How to plan the future of your business and inspire your team.
Developing grand and long-term plans for a business is not an easy exercise. Whatever phase of development a business or organization is in, the only sure thing is that it could benefit significantly from the establishment of a new, ambitious goal that will unite the team under a common vision, and help the company evolve in the highly competitive business environment.
Jim Collins and Jerry Porras coined the term Big Hairy Audacious Goal, or BHAG, as it’s commonly called, in 1994 in their book, which has inspired thousands of companies and people since.
What is a BHAG?
This is an important goal that spans 10-25 years and is focused on making your business extremely successful. It has to be a particularly demanding, “daunting” challenge, like climbing Everest, which, at first glance, no one in the business will be able to imagine how it will materialize. If you can see how to get there, the goal is not big enough!
An excellent BHAG will challenge any team to overcome the obvious and the status quo. Just as stretching a tire produces energy, stretching your team will also produce energy. And committing to a goal you don’t know how to achieve creates an environment for innovation.
How do you find the right BHAG for your business?
A proper BHAG needs to be well structured and strengthen the foundation of your business. This means that you need to know your “Hedgehog Concept”. The term “Hedgehog” comes from Isaiah Berlin’s famous exhibition entitled “The Hedgehog and the Fox”. The story juxtaposes the fox, a cunning animal that knows many objects, He sees the world in all its complexity, with the hedgehog who knows a particular field very well and simplifies a complex world through a simple organizational idea.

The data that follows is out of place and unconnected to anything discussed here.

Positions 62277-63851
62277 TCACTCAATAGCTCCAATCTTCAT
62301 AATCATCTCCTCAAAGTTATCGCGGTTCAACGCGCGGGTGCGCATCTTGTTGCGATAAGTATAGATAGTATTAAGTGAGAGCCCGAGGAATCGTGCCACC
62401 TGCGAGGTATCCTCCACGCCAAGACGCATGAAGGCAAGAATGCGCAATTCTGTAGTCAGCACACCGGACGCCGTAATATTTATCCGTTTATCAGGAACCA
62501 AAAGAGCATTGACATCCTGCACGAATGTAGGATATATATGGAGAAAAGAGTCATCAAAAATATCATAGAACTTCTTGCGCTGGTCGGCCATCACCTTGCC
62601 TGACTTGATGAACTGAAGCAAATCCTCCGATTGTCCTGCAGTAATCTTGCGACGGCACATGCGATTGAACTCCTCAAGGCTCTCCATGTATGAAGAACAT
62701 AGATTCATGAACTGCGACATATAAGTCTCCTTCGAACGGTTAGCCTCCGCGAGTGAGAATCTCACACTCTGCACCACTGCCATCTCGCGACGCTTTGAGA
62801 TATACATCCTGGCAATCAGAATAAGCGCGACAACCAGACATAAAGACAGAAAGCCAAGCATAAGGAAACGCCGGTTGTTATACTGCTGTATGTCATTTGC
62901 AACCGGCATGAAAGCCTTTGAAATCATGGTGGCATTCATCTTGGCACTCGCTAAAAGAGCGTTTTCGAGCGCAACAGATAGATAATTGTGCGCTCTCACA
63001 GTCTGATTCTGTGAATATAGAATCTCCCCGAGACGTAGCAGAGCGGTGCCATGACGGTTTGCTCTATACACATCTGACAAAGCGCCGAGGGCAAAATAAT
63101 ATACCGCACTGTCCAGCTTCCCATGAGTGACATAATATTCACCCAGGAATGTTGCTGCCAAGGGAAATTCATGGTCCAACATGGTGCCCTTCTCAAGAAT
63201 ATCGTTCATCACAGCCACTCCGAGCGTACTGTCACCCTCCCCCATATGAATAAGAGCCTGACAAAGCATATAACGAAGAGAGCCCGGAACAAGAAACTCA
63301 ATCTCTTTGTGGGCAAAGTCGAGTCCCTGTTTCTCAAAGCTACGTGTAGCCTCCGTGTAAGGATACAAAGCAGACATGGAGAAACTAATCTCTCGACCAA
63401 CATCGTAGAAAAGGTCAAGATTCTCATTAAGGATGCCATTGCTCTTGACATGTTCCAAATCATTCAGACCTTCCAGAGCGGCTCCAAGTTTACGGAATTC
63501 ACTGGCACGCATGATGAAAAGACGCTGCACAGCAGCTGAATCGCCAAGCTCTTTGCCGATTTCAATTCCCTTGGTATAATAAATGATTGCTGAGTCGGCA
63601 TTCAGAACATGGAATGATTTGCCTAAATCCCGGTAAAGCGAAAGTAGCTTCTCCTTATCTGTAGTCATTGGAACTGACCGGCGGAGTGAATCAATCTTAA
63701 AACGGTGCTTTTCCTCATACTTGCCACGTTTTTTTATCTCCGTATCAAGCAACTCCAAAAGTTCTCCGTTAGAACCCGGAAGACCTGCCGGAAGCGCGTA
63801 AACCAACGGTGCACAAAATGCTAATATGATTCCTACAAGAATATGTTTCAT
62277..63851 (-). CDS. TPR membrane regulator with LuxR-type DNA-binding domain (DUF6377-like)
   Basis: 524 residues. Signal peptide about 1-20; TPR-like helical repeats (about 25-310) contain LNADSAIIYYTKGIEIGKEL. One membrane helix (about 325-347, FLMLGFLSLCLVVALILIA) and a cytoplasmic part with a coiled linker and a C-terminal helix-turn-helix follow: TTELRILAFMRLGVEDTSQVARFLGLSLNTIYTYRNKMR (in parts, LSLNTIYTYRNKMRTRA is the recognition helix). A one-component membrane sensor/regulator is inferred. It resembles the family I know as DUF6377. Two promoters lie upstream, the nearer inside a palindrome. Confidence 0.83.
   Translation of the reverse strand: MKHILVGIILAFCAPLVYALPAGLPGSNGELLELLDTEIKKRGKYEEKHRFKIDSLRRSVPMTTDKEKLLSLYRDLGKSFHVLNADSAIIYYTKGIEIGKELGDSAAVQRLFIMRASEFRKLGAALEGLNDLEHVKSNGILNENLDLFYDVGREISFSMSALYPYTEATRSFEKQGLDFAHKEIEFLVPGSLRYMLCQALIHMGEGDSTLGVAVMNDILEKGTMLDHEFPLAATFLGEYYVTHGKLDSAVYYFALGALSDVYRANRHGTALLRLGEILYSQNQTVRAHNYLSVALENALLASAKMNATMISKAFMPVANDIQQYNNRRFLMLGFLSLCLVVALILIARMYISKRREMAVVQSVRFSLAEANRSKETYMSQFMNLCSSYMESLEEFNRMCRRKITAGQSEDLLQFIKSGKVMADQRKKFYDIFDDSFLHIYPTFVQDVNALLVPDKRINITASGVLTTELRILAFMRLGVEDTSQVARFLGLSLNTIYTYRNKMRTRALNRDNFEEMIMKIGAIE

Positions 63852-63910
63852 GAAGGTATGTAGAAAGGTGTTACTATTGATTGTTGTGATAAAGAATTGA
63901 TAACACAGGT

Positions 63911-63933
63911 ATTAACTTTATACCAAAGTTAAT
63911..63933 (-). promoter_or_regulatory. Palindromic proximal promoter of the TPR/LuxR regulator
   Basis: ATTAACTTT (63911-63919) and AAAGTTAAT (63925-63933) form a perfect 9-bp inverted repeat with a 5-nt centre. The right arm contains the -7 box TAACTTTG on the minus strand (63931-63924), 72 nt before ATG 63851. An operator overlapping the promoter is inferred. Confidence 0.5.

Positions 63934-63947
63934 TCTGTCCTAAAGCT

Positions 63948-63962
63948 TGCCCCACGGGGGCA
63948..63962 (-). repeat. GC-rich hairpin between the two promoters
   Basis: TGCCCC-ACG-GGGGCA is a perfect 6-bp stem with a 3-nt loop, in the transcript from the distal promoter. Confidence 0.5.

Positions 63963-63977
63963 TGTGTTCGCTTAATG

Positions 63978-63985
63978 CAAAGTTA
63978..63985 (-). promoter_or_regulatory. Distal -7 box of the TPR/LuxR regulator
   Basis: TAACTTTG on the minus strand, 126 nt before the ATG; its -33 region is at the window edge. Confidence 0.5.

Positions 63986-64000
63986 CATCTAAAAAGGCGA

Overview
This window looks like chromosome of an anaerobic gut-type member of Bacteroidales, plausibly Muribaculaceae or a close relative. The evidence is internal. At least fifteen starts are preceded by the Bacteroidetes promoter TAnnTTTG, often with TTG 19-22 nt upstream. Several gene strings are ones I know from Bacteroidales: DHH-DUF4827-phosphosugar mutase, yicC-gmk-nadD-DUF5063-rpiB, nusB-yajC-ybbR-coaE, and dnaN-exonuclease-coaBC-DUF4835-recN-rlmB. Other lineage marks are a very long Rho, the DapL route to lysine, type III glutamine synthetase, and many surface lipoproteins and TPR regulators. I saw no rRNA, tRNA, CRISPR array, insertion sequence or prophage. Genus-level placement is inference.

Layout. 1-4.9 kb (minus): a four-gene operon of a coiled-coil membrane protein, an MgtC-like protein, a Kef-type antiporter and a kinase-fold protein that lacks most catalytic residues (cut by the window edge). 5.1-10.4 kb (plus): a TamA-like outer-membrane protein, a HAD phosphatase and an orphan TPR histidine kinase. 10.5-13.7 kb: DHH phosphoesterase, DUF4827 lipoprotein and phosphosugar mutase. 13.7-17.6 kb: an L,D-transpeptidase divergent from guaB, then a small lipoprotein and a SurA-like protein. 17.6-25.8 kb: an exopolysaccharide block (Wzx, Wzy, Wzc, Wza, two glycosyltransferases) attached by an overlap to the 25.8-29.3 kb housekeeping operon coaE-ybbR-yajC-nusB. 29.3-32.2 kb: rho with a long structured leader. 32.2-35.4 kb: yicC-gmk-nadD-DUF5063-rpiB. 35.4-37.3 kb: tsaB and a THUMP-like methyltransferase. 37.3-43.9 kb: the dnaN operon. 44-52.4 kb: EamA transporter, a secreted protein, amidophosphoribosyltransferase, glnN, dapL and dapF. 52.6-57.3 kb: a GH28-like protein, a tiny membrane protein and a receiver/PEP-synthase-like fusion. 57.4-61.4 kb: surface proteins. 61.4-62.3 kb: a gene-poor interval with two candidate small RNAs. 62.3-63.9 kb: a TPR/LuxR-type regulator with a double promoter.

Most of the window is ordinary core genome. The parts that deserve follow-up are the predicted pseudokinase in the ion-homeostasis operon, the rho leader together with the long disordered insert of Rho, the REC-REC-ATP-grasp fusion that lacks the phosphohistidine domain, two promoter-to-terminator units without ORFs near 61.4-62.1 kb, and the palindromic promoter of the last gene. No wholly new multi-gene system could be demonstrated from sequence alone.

An excellent BHAG is easy to understand, and acts as a reference point for consolidating team effort, and essentially guides decisions on a daily basis.
Everyone needs to know what they are and understand exactly how their daily activities will contribute to this goal. It is through this understanding that people in the company will be able to connect day-to-day executive processes to long-term strategy.
Some typical examples of BHAG
Nike, 1960s: Beating Adidas
Giro Sport Design, 1986: Becoming the Nike of the cycling industry
Merck, 1930s: Transforming the company from a chemical manufacturer into one of the largest drug companies in the world
Place at the top of the agenda at your next weekly corporate meeting a group discussion/review around your BHAG and what you’re going to do to get there. If you can’t clearly define it, take the time to discuss it using our guide to BHAG. Remember, you don’t need to have a mission to the moon in order to create a bold purpose, just something big enough that you’re not exactly sure how to get there.